The Elk Grove City Council on June 26 voted to have an artificial Christmas tree placed at the city’s future civic center. The initial cost will be $98,000.

A city staff report noted that the purpose of adding a Christmas tree to the center is to “enhance Elk Grove’s holiday experience and offer a place-making attraction to the city’s new facility.”

The tree would also be the first official Christmas tree in the 19-year-old city’s history.

Elk Grove has traditionally had a Christmas tree through a coordinated effort between the Old Town Elk Grove Foundation and private property owners. Those trees have been lit as part of the Elk Grove Dickens Street Faire every November.

The staff report notes: “Despite the good intentions of these property owners, some residents have expressed dissatisfaction with the modest adornment of this tree.”

City staff proposed to introduce a civic center tree with an accompanying holiday event that would include a tree lighting ceremony on Dec. 7.

The council was presented with three options:

Option 1 – automated tree

The first option would be to have a 40- to 60-foot, live tree with an automated show experience.

As the most costly option, this tree package was estimated to cost about $125,000 for its first year. That amount would include the tree, lighting, decorations, and musical elements.

An option to remove the audio components would have lowered the cost to about $80,000.

Recurring costs in following years for a live tree and its accompanying elements were estimated to total about $45,000.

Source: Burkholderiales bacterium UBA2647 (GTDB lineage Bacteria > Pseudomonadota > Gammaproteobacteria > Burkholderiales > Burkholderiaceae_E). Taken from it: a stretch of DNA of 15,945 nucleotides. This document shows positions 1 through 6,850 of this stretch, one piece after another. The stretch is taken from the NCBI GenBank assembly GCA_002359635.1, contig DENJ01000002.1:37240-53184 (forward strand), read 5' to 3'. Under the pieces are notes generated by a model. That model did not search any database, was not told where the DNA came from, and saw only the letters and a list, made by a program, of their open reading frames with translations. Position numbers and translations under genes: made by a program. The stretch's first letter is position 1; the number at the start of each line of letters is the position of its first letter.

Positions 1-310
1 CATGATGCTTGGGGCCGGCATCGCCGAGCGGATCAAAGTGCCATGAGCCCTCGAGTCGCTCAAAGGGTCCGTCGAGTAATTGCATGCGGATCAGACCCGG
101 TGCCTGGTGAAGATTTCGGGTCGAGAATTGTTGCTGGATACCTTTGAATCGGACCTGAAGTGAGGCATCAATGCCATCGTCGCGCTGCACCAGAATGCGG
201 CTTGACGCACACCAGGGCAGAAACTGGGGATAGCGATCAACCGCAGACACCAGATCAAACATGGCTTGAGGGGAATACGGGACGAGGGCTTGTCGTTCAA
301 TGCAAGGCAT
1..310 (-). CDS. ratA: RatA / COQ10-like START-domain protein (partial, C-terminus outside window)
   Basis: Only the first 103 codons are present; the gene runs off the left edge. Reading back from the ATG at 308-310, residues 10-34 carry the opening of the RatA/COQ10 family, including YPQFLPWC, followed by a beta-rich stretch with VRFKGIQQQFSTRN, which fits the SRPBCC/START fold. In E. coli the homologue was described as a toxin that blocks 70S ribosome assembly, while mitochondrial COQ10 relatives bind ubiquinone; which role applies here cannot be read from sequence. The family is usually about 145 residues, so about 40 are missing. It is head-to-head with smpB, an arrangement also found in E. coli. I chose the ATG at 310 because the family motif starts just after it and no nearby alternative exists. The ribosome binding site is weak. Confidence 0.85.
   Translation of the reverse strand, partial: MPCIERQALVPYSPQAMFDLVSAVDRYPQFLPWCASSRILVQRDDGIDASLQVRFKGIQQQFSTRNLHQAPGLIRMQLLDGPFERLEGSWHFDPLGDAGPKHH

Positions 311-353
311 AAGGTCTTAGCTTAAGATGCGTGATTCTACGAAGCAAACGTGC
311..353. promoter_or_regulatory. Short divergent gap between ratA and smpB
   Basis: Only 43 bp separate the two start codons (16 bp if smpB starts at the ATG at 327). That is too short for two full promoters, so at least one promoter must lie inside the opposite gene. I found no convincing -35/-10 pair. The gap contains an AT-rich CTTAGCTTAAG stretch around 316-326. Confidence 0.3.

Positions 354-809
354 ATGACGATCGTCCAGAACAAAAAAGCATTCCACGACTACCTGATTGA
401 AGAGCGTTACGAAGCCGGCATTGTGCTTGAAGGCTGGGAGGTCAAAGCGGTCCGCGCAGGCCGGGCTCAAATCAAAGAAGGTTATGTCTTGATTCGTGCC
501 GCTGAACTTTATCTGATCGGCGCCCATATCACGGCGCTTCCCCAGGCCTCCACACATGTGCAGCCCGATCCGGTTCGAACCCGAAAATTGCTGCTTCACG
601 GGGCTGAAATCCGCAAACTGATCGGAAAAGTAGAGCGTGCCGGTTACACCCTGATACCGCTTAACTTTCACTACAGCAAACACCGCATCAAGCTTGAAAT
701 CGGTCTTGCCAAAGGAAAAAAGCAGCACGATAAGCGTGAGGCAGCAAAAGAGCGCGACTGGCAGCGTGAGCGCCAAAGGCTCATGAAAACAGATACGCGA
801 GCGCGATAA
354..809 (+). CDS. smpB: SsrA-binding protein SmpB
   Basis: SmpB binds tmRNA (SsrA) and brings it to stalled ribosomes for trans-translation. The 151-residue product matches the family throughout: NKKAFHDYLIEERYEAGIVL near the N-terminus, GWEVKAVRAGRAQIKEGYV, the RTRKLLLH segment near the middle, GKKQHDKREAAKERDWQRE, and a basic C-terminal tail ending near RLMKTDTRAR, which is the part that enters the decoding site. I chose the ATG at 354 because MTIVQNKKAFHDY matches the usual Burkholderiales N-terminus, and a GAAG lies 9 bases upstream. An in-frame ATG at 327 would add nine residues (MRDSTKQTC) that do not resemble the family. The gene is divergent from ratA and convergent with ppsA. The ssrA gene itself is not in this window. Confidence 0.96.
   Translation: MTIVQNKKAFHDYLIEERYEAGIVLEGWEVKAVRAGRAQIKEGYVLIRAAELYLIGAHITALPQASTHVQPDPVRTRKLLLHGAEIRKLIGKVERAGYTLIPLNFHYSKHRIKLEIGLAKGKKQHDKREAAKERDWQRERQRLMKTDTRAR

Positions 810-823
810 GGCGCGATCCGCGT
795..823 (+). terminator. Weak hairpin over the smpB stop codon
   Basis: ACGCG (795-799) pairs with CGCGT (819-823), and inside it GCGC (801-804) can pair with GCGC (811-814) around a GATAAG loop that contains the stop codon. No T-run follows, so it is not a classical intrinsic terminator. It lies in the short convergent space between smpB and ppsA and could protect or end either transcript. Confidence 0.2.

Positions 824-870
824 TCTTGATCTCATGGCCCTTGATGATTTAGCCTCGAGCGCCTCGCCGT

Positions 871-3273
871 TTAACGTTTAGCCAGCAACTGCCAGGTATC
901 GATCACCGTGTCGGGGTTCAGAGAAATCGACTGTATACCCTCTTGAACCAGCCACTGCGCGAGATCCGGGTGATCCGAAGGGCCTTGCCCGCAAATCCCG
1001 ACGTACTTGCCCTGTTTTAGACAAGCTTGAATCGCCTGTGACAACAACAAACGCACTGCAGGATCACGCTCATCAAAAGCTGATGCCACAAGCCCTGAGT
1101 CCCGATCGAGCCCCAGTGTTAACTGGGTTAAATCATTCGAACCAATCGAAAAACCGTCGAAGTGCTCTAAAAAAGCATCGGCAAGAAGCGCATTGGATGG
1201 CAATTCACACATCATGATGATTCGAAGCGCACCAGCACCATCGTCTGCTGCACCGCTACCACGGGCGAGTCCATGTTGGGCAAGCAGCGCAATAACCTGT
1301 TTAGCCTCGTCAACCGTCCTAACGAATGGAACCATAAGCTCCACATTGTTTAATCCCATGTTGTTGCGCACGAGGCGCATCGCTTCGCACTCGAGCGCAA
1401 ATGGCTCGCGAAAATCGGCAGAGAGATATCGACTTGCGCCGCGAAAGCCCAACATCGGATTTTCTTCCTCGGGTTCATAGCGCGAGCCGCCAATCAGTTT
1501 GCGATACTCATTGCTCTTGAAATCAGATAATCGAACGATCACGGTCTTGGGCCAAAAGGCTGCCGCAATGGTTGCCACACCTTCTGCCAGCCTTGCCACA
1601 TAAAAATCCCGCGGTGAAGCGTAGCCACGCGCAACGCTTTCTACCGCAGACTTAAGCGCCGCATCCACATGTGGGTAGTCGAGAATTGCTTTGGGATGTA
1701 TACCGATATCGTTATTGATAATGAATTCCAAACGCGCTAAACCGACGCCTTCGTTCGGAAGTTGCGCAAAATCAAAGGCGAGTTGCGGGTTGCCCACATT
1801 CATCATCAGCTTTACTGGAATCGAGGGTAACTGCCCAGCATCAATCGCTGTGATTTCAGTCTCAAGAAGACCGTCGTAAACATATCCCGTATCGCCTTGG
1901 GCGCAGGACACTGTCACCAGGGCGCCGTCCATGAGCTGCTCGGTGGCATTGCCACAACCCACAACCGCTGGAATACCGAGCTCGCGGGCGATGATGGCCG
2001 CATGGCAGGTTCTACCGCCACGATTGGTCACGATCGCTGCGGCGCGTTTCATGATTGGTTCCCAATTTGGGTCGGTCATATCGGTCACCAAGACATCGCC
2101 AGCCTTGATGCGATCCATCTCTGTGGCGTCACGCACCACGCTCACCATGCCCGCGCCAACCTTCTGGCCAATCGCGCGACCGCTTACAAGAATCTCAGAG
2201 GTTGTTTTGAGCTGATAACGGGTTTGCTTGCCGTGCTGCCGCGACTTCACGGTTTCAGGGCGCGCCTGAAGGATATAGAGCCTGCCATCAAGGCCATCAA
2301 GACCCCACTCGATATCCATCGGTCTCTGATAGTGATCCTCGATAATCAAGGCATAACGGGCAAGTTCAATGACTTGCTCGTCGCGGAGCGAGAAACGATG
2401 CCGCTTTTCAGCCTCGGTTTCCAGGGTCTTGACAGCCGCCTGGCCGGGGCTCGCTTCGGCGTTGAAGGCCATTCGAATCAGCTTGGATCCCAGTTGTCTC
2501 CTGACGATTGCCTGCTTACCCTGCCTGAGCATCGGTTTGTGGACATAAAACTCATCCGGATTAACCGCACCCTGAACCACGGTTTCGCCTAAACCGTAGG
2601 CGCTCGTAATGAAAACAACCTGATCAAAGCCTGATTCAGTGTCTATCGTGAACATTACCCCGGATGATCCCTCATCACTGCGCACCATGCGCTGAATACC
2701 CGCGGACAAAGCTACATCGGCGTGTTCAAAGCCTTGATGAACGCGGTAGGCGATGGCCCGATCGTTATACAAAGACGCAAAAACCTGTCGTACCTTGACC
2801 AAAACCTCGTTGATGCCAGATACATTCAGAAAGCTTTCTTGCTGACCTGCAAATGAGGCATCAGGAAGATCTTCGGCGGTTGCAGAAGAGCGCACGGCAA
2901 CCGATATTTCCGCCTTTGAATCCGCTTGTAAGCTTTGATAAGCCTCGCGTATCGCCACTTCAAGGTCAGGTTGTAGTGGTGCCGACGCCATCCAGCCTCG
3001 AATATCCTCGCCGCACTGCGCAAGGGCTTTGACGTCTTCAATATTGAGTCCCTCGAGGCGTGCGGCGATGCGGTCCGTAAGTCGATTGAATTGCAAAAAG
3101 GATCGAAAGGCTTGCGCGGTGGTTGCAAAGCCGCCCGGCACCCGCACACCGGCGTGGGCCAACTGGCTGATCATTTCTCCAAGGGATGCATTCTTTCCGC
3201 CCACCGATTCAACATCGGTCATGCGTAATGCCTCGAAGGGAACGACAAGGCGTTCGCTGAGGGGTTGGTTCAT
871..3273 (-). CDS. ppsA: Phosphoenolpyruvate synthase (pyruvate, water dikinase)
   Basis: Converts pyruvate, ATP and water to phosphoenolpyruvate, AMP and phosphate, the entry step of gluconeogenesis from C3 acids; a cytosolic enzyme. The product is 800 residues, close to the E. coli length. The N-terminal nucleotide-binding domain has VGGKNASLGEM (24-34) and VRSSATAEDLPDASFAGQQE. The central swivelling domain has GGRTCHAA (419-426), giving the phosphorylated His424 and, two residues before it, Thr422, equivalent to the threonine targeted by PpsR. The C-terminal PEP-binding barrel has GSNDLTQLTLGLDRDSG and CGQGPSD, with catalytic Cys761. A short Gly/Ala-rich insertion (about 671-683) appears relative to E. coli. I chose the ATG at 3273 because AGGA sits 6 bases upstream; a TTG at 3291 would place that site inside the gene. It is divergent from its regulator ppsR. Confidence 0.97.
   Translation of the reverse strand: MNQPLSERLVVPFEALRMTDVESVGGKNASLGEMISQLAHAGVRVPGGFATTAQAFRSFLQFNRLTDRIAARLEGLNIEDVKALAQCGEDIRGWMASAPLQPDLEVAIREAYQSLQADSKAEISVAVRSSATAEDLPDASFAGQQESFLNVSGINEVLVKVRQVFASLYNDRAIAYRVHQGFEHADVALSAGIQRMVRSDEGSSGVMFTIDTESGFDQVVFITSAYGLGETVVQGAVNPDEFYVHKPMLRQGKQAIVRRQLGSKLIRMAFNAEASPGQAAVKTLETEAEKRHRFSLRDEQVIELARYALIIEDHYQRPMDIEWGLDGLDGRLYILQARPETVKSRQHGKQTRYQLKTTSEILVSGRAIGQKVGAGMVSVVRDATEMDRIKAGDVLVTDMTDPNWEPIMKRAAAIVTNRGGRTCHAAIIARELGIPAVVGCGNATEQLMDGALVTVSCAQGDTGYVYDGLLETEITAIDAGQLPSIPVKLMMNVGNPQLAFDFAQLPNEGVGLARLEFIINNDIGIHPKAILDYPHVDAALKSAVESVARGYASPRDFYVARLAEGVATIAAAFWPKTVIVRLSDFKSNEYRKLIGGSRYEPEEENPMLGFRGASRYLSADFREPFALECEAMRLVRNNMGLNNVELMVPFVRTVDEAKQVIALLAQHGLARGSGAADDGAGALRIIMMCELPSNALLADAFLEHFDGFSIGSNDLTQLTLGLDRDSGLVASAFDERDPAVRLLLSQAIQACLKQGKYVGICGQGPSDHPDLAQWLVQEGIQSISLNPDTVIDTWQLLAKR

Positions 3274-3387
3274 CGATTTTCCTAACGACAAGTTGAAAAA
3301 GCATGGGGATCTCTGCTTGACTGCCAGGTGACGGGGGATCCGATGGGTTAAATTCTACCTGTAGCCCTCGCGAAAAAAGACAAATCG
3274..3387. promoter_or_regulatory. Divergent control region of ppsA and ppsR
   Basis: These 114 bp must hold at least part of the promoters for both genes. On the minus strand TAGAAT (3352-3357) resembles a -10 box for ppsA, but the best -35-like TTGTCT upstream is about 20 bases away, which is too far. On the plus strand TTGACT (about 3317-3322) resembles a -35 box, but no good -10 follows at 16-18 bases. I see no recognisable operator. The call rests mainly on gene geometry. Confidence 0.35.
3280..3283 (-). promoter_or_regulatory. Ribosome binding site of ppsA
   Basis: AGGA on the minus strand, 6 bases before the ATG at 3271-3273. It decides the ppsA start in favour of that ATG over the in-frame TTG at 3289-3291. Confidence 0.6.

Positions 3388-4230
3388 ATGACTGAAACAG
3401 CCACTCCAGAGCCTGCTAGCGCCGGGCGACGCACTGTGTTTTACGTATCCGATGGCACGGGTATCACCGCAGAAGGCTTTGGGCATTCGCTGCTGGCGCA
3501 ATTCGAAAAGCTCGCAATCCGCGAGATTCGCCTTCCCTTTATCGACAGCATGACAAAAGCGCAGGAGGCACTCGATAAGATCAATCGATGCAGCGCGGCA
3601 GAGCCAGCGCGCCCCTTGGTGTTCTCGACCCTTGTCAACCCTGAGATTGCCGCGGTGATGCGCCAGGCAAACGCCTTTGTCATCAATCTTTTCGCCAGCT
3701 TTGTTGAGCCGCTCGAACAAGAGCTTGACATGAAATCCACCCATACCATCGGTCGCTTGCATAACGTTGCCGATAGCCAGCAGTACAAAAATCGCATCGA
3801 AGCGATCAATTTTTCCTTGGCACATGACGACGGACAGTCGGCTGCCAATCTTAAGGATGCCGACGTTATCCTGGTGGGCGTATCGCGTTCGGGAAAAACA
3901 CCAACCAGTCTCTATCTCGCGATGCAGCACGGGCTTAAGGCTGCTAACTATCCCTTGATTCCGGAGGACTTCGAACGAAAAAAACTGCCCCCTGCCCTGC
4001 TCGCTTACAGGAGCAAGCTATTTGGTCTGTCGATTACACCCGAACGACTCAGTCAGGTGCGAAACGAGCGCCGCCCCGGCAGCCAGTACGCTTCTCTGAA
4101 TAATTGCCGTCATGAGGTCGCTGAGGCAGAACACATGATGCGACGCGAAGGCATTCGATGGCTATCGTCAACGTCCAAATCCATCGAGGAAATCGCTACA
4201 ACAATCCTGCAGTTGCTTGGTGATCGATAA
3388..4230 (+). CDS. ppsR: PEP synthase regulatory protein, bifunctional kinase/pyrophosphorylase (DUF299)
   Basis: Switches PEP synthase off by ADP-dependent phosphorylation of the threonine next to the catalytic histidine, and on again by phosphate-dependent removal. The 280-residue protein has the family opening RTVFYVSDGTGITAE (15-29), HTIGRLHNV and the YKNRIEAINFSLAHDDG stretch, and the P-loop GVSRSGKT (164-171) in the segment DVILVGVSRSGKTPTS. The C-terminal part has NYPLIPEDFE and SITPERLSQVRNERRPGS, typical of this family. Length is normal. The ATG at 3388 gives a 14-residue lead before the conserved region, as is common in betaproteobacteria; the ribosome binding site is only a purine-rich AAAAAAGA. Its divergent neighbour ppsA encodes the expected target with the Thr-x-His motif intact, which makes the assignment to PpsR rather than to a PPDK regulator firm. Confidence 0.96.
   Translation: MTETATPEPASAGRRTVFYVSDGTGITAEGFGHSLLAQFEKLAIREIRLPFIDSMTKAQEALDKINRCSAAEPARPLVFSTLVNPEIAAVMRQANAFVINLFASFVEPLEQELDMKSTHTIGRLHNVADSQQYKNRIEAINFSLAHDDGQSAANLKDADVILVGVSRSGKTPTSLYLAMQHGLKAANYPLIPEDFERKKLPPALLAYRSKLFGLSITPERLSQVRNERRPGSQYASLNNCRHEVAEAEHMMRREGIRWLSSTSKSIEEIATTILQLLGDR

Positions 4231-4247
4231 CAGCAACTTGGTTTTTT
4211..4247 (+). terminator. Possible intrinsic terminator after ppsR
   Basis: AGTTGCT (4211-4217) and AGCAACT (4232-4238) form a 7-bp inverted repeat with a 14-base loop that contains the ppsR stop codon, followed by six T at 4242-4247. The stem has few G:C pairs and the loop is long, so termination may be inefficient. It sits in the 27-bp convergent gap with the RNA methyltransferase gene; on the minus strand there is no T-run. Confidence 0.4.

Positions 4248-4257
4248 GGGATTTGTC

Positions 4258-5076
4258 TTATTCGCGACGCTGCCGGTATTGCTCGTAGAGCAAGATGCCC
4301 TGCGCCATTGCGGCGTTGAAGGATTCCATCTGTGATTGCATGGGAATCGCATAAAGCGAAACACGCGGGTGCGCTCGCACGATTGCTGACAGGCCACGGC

Option 2 - artificial tree

The second option – which the council selected – was for an artificial tree similar to those typically found at shopping malls and hotel properties.

It was estimated that the option would cost about $98,000, which includes installation and removal, as well as a $5,000 contingency.

Following the initial year, the cost would be about $33,000 per year.

Option 3 – live, traditional tree

The third option presented to the council was a live tree with traditional decorations.

It was also the least expensive option, with a cost of about $53,000 per year.

However, it would be more expensive than option #2 following the initial year, due to the need to purchase another live tree each year.

Council chooses Option 2

During a discussion about whether to select a live tree or an artificial tree, Council Member Steve Detrick noted that an artificial tree is more cost-effective, since it does not have to be purchased every year. On average, an artificial tree can last up to eight years.

After deciding on an artificial tree, the council debated on whether to have a realistic- looking tree or a modern, ribbon-type tree.

The council ultimately chose the ribbon-type tree.

Vice Mayor Pat Hume gave his reasoning for wanting an artificial tree with ribbons.

“I prefer the ribbon, because I think it’s a little more inclusive,” he said. “It’s more of a celebration of lights necessarily, than any particular religious denomination.”

Council Member Stephanie Nguyen responded to Hume’s comment.

“I agree,” she said. “I like the ribbon one, too. It’s very modern. It’s different.”

The council also supported having the city’s Multicultural Committee add a display to this project.